- AboutThis should describe the systems research collaboration, and present the overall research goals of the new group.
- PeopleHere are the different labs in the SRC…
- PublicationsA page where you will find categorized publications!
- ProjectsA page where you will find our projects
- ResourcesVarious resources for prospective students, current students, alumni. Maybe put something here about life in NYC and at Columbia…
Publications from 2005
Proceedings of the 14th International World Wide Web Conference (WWW 2005), May 2005
We present WebPod, a portable system that enables mobile users to use the same persistent, personalized web brows- ing session on any Internet-enabled device. No matter what computer is being used, WebPod provides a consistent brows- ing session, maintaining all of a userâ€™s plugins, bookmarks, browser web content, open browser windows, and browser configuration options and preferences. This is achieved by leveraging rapid improvements in capacity, cost, and size of portable storage devices. WebPod provides a virtualiza- tion and checkpoint/restart mechanism that decouples the browsing environment from the host, enabling web browsing sessions to be suspended to portable storage, carried around, and resumed from the storage device on another computer. WebPod virtualization also isolates web browsing sessions from the host, protecting the browsing privacy of the user and preventing malicious web content from damaging the host. We have implemented a Linux WebPod prototype and demonstrate its ability to quickly suspend and resume web browsing sessions, enabling a seamless web browsing expe- rience for mobile users as they move among computers.
Proceedings of the 2nd USENIX/ACM Symposium on Networked Systems Design and Implementation (NSDI 2005), May 2005
An important trend in information technology is the use of increasingly large distributed systems to deploy increasingly complex and mission-critical applications. In order for these systems to achieve the ultimate goal of having similar ease- of-use properties as centralized systems they must allow fast, reliable, and lightweight management and synchronization of their configuration state. This goal poses numerous technical challenges in a truly Internet-scale system, including varying degrees of network connectivity, inevitable machine failures, and the need to distribute information globally in a fast and re- liable fashion. In this paper we discuss the design and implementation of a configuration management system for the Akamai Network. It allows reliable yet highly asynchronous delivery of configura- tion information, is significantly fault-tolerant, and can scale if necessary to hundreds of thousands of servers. The system is fully functional today providing configuration management to over 15,000 servers deployed in 1200+ differ- ent networks in 60+ countries.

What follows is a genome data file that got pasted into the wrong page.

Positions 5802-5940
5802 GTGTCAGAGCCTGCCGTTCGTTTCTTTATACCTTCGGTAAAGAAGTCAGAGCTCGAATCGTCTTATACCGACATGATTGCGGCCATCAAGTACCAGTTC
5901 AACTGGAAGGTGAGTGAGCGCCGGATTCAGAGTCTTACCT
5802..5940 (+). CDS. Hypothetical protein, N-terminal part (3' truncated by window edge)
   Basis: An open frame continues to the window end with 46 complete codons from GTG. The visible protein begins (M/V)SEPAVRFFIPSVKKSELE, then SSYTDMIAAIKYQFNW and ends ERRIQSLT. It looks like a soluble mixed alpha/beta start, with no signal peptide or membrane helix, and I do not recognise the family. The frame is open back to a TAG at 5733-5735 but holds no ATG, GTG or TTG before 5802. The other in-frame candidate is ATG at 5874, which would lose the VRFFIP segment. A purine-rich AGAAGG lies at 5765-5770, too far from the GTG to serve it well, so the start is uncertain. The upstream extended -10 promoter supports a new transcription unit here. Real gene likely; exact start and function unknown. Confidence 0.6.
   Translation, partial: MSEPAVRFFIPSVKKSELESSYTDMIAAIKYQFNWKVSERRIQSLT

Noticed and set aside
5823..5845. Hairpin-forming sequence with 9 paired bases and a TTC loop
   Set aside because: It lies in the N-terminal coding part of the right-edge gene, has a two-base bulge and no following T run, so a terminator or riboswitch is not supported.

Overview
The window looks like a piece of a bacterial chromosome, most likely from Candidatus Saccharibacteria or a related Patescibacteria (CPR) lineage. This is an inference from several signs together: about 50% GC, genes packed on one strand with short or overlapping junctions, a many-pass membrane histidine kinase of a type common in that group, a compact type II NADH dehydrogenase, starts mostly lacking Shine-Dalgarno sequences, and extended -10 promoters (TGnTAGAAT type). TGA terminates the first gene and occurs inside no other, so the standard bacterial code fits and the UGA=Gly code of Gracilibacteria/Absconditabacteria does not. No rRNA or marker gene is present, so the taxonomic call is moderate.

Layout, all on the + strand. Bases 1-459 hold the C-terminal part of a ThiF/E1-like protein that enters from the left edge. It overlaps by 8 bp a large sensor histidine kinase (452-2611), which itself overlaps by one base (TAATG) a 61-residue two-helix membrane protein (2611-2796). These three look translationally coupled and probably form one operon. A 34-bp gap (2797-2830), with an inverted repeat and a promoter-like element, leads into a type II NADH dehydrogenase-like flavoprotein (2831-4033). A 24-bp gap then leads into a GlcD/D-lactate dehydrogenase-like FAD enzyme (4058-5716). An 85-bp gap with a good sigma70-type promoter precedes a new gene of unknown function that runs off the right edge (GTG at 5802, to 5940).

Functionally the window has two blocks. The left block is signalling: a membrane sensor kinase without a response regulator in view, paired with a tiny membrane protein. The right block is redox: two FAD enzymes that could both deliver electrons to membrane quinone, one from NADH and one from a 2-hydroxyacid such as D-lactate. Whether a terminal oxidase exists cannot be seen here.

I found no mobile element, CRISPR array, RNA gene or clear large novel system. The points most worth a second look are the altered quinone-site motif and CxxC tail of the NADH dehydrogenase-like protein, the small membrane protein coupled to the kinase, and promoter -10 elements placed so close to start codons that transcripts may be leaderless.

Group Ratio Round-Robin: O(1) Proportional Share Scheduling for Uniprocessor and Multiprocessor Systems
Proceedings of the 2005 USENIX Annual Technical Conference, April 2005
We present Group Ratio Round-Robin (GR3 ), the first pro- portional share scheduler that combines accurate propor- tional fairness scheduling behavior with O(1) scheduling overhead on both uniprocessor and multiprocessor systems. GR3 uses a simple grouping strategy to organize clients into groups of similar processor allocations which can be more easily scheduled. Using this strategy, GR3 combines the benefits of low overhead round-robin execution with a novel ratio-based scheduling algorithm. GR3 introduces a novel frontlog mechanism and weight readjustment algo- rithm to operate effectively on multiprocessors. GR3 pro- vides fairness within a constant factor of the ideal general- ized processor sharing model for client weights with a fixed upper bound and preserves its fairness properties on multi- processor systems. We have implemented GR3 in Linux and measured its performance. Our experimental results show that GR3 provides much lower scheduling overhead and much better scheduling accuracy than other schedulers commonly used in research and practice.
Proceedings of the 12th Annual Network and Distributed System Security Symposium (NDSS 2005), February 2005
We present a solution to the denial of service (DoS) problem that does not rely on network infrastructure support, conforming to the end-to-end (e2e) design prin- ciple. Our approach is to combine an overlay network, which allows us to treat authorized traffic preferentially, with a lightweight process-migration environment that allows us to move services easily between different parts of a distributed system. Functionality residing on a part of the system that is subjected to a DoS attack migrates to an unaffected location. The overlay network ensures that traffic from legitimate users, who are authenticated before they are allowed to access the service, is routed to the new location. We demonstrate the feasibility and effectiveness of our approach by measuring the perfor- mance of an experimental prototype against a series of attacks using PlanetLab, a distributed experimental testbed. Our preliminary results show that the end-to- end latency remains at acceptable levels during regular operation, increasing only by a factor of 2 to 3, even for large overlays. When a process migrates due to a DoS attack, the disruption of service for the end user is in the order of a few seconds, depending on the network proximity of the servers involved in the migration.